For this research, we purchased and used human dermal fibroblasts (HDFs) from Lonza Inc. (Basel, Switzerland) and cultured it using Dulbecco’s modified Eagle’s medium (DMEM; Hyclone, Logan, UT, USA) as culture medium which contains 10% fetal bovine serum (FBS; Hyclone) and 1% penicillin/streptomycin (penicillin 100 IU/mL, streptomycin 100 μg/mL; Invitrogen/Life Technologies, Carlsbad, CA, USA). Cultured cells within an incubator where we kept in a temperature of 37 °C and 5% CO2.
We purchased β-eudesmol in the form of powder which is refined (> 90%) from Sigma-Aldrich Inc. (St. Louis, MO, USA). When we used it in the experiment, we dissolved it in dimethyl sulfoxide (DMSO; Sigma-Aldrich) in optimal concentration. After, we cultured HDFs (1 × 106 cells/well) in a 60-mm cell culture dish for 24 h; we added β-eudesmol as per indicated concentration to the culture medium and pretreated for 24 h, treated H2O2 in an appropriate concentration, and then used them for analysis after 3 h. For the experiment of gene level, after culturing HDFs (2 × 105 cells/well) in a cell culture medium, we treated β-eudesmol as per indicated concentration for 24 h when the plate’s density is more than 85–90%. We treated H2O2 and collected cells after 3 h, and from these cells, we extracted RNA; then on the basis of this RNA, we identified gene expression through quantitative real-time polymerase chain reaction (qRT-PCR).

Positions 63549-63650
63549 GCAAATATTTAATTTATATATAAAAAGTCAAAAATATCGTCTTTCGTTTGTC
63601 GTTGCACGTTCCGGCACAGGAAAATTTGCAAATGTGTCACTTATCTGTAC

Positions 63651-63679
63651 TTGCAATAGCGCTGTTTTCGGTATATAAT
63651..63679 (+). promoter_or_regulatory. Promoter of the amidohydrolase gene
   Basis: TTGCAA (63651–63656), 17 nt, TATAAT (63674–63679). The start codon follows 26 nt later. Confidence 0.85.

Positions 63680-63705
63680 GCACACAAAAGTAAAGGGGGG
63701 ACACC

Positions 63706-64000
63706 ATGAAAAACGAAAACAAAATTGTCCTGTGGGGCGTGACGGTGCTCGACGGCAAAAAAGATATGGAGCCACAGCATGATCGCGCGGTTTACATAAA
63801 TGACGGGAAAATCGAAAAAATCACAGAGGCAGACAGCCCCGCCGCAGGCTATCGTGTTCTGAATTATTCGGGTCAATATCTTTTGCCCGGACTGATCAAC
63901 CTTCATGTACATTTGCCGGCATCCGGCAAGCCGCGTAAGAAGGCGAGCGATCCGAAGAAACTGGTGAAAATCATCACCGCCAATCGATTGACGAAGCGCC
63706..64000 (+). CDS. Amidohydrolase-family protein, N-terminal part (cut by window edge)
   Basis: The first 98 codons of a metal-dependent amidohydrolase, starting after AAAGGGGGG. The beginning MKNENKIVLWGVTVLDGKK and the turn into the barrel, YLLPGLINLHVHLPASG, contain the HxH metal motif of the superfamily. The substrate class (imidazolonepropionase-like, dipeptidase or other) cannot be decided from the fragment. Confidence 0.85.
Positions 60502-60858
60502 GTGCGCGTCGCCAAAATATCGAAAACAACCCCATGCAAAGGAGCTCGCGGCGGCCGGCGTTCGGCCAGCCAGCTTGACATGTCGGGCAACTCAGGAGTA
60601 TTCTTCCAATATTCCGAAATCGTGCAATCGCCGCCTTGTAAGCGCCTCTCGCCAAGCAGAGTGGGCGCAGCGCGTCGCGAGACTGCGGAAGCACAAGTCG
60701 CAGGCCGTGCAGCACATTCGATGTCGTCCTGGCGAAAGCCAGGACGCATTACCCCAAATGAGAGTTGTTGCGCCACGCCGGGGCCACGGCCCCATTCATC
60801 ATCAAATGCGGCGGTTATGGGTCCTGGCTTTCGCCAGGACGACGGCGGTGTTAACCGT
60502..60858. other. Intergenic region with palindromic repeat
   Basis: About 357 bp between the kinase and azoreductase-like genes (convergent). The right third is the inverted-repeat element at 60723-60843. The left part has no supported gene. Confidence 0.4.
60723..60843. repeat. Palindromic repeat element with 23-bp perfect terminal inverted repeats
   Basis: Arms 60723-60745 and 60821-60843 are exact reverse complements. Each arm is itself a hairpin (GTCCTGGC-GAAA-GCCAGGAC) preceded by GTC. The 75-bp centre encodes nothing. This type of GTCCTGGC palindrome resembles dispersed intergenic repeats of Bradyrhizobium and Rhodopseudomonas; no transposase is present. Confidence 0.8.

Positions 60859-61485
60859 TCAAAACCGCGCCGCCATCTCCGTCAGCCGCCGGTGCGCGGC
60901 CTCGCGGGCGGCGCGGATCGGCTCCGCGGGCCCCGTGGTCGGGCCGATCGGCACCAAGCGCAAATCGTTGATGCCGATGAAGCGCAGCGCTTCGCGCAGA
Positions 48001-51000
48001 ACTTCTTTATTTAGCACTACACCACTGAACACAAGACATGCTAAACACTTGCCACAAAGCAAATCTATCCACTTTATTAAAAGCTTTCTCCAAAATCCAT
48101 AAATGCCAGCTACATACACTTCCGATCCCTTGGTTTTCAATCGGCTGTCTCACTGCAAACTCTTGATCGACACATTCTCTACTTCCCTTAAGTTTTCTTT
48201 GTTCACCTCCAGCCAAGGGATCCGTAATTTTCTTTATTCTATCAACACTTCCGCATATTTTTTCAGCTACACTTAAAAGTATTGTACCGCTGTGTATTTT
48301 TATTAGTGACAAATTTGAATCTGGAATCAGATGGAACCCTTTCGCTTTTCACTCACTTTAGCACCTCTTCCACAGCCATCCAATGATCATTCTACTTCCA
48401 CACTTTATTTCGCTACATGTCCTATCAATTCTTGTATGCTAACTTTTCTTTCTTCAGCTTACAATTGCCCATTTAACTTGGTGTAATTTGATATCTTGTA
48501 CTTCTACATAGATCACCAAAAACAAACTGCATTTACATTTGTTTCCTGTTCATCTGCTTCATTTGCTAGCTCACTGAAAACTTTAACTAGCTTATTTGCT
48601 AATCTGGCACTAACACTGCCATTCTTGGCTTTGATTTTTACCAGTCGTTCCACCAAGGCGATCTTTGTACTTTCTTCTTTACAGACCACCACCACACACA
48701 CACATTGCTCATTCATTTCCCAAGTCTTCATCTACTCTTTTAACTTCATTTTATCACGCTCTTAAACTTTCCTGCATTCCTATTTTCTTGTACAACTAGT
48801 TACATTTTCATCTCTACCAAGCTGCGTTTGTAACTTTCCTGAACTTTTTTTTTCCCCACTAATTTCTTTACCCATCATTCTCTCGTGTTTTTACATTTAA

Cell viability estimation
We used the principle of water-soluble tetrazolium salt (WST-1) assay for evaluating cell viability. After we inoculated each HDF of 100 μL in density of 3 × 103 cells/well in 96-well plates and cultured for 24 h, we treated H2O2 and every kind of sample, in cell culture plates. After we added 10 μL of EZ-Cytox cell viability assay kit reagent (ItsBio, Seoul, Korea) in the cultured cell and cultured for 1 h, we used a microplate reader (Bio-Rad, Hercules, CA, USA) to estimate absorbance in the scale of 490 nm and repeated three times and deduced the average value and standard deviation of cell viability.